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    Personally, I'm not a huge fan of binos when I'm glassing a hill... a decent spotting scope, with a lightweight tripod is my preference. Typically, if you're at a distance that you need a rangefinder (most hunting rifles you're going to be in the vitals with a 200yd zero from 0-400 yards). Then there is almost zero need to be in a hurry. Personally, I don't like making rushed shots... every time I do it ends up being a missed opportunity and blows the hunt for the day.
     
    orygun likes this.
  14. Beefcake

    Beefcake Portland Active Member

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    400 yard MPBR for most hunting rifles? Good luck. Most common hunting rifles zeroed at 200 yards will drop more than 3" from the POA in under 275 yards. According to the Chuck Hawks "Rifle Trajectory Table", using a maximum rise of 3" above POA and a maximum drop of 3" below POA as acceptable MPBR for deer-sized game (6" high kill zone), even "flat shooting" rounds like the .270 or .300 win mag need to be sighted about 2" high at 200 yards to stretch their MPBR to 300 yards (approx. 290 yards for the .270 and 310 yards for the .300 win mag). Almost all common hunting rounds drop significantly between 300-400 yards, so a 400 yard shot aimed at the vitals with a common rifle zeroed at 200 will generally result in a clean miss. I guess if you're lucky, you might shoot his kneecaps off so you can easily stalk closer.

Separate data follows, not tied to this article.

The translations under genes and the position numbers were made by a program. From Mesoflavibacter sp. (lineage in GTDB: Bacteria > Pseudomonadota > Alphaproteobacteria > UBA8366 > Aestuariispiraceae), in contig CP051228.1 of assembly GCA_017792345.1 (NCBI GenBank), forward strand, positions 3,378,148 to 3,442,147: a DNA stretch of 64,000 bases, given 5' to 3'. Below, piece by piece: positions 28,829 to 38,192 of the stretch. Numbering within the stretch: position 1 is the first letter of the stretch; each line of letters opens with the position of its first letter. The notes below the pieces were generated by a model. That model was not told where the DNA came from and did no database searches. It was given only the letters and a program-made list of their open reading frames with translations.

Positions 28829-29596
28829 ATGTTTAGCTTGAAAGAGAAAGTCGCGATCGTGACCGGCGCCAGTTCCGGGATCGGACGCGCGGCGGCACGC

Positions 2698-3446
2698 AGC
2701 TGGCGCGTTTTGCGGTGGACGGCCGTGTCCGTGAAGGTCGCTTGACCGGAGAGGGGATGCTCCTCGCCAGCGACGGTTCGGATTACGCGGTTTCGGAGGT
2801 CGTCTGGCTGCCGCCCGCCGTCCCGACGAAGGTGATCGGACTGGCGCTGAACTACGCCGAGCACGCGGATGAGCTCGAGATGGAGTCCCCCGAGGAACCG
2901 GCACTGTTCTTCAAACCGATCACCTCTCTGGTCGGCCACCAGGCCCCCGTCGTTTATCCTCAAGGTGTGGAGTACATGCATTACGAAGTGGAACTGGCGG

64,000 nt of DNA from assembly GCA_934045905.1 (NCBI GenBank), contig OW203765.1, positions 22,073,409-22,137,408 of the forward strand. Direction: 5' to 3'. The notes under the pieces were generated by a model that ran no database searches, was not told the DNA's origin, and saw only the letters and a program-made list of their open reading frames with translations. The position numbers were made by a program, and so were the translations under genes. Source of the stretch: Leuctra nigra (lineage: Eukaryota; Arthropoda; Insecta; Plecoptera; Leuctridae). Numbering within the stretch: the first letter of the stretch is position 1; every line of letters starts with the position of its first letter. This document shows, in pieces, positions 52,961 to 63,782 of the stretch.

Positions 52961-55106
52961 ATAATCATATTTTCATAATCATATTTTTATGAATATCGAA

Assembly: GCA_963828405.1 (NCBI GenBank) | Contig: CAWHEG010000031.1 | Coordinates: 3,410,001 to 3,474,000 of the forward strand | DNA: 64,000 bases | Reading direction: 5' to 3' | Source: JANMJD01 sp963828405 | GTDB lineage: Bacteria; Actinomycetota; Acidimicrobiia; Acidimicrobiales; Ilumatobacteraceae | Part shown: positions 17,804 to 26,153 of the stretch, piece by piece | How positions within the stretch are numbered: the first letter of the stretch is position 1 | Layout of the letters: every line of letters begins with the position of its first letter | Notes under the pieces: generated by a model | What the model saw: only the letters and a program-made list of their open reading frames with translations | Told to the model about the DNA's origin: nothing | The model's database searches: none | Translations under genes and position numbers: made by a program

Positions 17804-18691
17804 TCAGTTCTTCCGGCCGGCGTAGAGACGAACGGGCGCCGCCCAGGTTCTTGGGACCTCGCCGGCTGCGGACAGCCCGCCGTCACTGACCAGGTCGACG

MPBR is a great tool if people understand it, but it doesn't make up for knowing the actual performance of your rifle and ammo of choice. I don't just mean what the back of the ammo box says it will do; there are too many variables to trust the charts. For instance, most of the charts I've seen are based on 28" or longer test barrels, but the trend in hunting rifles is for much shorter barrels, which can reduce the velocity of the bullet and cause it to drop faster. Everyone has to decide for themselves what they think is ethical, but I don't think we're helping the sport of hunting by giving readers the impression that it is okay to take 400 yard shots without knowing how to compensate for trajectory.